You are hereOctober 28, 2019
A Better Way to Grow Multiple Organs
TOKYO (JP), October 2019 — Pluripotent stem cells are specialized cells that can become almost any type of cell or tissue in the body. Because of this potential, they are often used in research to study disease. One way this is done is by coaxing stem cells to form organoids, which resemble organs but can be more easily studied in a laboratory. Researchers centered at Cincinnati Children's Hospital Medical Center (CCHMC) and Tokyo Medical and Dental University (TMDU) have devised a better way to make one particular organoid to aid in studies of the liver, bile duct and pancreas.
"Our focus was on generating a hepato-biliary-pancreatic organoid, which would allow us to better understand how the liver, bile duct, pancreas and associated tissues form during embryonic development and how they normally function together," explained Takanori Takebe, M.D., senior author of the study. "The current technical approaches are fairly limited, though, and the resulting models lack the complexity of true organs."
In the technique pioneered by the research team, human stem cells are used to make small "spheres" of cells that each represent different parts of a developing embryo. The spheres are fused together to create an immature organoid, which is then allowed to mature and grow while suspended in a specially engineered three-dimensional gel. With the new technique, the resulting organoid bears a striking resemblance to a liver, pancreas and the connecting bile ducts.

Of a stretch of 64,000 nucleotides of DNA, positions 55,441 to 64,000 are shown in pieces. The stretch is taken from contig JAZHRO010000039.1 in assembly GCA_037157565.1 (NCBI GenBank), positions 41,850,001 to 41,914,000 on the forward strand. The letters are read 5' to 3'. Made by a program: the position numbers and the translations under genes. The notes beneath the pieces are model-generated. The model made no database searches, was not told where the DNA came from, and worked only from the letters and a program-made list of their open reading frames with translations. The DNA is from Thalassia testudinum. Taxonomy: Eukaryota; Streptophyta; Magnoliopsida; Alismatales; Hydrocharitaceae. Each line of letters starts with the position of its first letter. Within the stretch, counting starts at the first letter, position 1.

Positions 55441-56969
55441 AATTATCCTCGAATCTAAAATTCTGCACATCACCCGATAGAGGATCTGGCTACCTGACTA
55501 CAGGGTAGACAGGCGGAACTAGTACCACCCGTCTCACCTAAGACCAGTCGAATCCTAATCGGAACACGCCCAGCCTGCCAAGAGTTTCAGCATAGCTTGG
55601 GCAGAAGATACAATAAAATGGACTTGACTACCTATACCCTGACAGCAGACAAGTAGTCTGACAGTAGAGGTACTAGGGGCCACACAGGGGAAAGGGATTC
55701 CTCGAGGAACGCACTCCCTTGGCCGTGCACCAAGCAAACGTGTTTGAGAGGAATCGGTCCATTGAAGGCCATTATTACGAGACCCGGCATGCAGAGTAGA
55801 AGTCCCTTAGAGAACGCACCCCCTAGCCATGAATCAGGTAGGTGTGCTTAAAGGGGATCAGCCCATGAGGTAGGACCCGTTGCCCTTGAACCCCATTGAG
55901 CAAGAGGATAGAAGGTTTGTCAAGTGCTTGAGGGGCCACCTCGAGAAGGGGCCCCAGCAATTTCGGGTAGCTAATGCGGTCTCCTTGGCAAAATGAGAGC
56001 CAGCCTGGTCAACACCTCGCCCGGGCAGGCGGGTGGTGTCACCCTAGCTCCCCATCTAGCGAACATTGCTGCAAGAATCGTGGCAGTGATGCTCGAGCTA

"What we are most excited about is the sophistication of the organoid," said Hiroyuki Koike, Ph.D., one of the researchers involved in developing the technique. "We could see branches that directly connected the bile duct to the pancreas. Amazingly, the pancreatic tissue that emerged was able to secrete digestive enzymes through the ducts, similar to how the true organ would function. The complexity of the organoid is really quite remarkable."
The researchers also showed that, by making specific genetic mutations, they can stop the stems cells from becoming a working organoid — demonstrating the potential usefulness of the system to study diseases that arise in these organs.
"There are still a number of challenges in the field with respect to creating a robust multi-organ model system that can be easily manipulated in a research setting," Dr. Takebe added. "The work here shows that it is possible to create such a system using human pluripotent stem cells. This is quite exciting, as it lends credibility to the idea that stem cells might be used to make personalized models to study how organs form and how genetic mutations lead to organ malfunction."